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CHRISTIANE AMANPOUR: Dimitri, can I ask you first, because you were at the last big Putin sort of press conference at the end of the year, and you heard him talk about impeachment and about what it meant to him and Russia. Does Russia — does he consider it a problem in terms of U.S.-Russia relations or in terms of, I guess, somebody who he considers friendly to himself, the survivability of President Trump?
DIMITRI SIMES, CEO AND PRESIDENT, THE CENTER OF THE NATIONAL INTEREST: Well, I can ask Putin about the impact of impeachment on U.S.-Russian relations, and I actually was surprised when he said, well, impeachment, it’s just something that is happening in the House. He will not be the president, will not be removed by the Senate, at least Putin said, I don’t think so. So, he expressed relative optimism regarding his ability to work with Trump. But from others in the Russian government, who, have course, here publicly and privately, exactly as you said, that the relationship is very bad, that not much may happen before the end of Trump’s first term. And even if Trump is reelected, they are skeptical that there would be fundamental changes in the relationship.
AMANPOUR: So Dimitri, stand by a moment. I’m going to ask Evelyn Farkas. So, the word from Putin’s Russia is, of course, that they expect impeachment, acquittal, re-election, and that, yes, the relations between the two countries are bad, and perhaps, you know, Russia can’t expect to have a different relationship with the United States until the very end of whatever Trump term. How do you see it, especially put your old hat on as assistant secretary?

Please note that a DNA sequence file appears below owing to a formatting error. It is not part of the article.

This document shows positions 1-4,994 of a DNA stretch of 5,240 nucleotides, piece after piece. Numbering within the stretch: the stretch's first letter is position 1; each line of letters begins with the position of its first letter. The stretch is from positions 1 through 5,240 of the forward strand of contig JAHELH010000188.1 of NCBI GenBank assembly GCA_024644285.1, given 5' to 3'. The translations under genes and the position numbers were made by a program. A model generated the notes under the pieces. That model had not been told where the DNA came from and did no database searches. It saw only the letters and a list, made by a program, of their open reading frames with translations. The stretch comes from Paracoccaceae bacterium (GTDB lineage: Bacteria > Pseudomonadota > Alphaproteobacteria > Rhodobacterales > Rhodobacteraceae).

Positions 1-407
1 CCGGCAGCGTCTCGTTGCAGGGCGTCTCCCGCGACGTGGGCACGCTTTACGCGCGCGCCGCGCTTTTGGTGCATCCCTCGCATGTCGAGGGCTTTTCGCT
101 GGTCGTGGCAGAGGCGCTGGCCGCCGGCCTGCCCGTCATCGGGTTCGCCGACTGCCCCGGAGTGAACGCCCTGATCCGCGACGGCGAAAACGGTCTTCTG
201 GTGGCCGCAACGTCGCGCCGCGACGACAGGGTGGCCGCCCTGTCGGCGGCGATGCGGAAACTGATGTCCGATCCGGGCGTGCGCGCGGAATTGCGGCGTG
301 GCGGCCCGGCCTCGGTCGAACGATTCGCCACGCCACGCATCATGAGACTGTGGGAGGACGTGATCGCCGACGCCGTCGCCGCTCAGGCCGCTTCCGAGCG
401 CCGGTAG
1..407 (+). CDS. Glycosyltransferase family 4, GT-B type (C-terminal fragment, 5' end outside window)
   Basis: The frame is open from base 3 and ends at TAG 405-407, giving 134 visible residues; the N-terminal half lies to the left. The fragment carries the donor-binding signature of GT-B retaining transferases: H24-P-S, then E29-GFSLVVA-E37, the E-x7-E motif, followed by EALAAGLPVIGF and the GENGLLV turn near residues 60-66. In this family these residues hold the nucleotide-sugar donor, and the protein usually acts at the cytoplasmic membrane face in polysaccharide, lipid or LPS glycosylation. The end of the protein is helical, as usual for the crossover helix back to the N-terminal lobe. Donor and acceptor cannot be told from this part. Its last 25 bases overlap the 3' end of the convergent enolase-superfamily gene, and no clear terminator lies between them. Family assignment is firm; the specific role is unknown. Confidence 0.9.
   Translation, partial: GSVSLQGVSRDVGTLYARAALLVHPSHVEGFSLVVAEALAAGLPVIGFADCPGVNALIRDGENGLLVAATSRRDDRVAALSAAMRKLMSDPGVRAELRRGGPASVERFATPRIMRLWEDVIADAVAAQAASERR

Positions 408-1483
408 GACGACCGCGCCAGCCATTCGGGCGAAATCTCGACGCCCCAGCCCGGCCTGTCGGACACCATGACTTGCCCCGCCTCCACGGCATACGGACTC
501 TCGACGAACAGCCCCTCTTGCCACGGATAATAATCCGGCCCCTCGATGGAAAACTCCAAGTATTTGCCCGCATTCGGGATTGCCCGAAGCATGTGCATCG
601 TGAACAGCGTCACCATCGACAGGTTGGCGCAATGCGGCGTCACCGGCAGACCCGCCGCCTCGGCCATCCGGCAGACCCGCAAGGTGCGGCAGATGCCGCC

EVELYN FARKAS, FORMER DEPUTY ASSISTANT SECRETARY OF DEFENSE FOR RUSSIA: Yes. I think that Vladimir Putin must be very happy right now, because he is seeing America divided. This process that we’re undergoing right now with impeachment hearings in the Senate — or trial, it is actually going to probably result in the president being let off the hook and in a very partisan fashion. And again, if you remember when President Putin, when the Russians attacked our elections in 2016, it wasn’t necessarily about electing President Trump, it was, first and foremost, about dividing us and defeating the United States, making us weak. And so far, so good for the Kremlin, unfortunately.
About This Episode EXPAND
Experts Evelyn Farkas and Dimitri Simes analyze the impact of President Trump’s impeachment trial on U.S. relations with Russia, Steve Inskeep tells the story of America’s first political power couple and former White House speechwriter Sarah Hurwitz explains what Judaism can teach us in these divisive times.LEARN MORE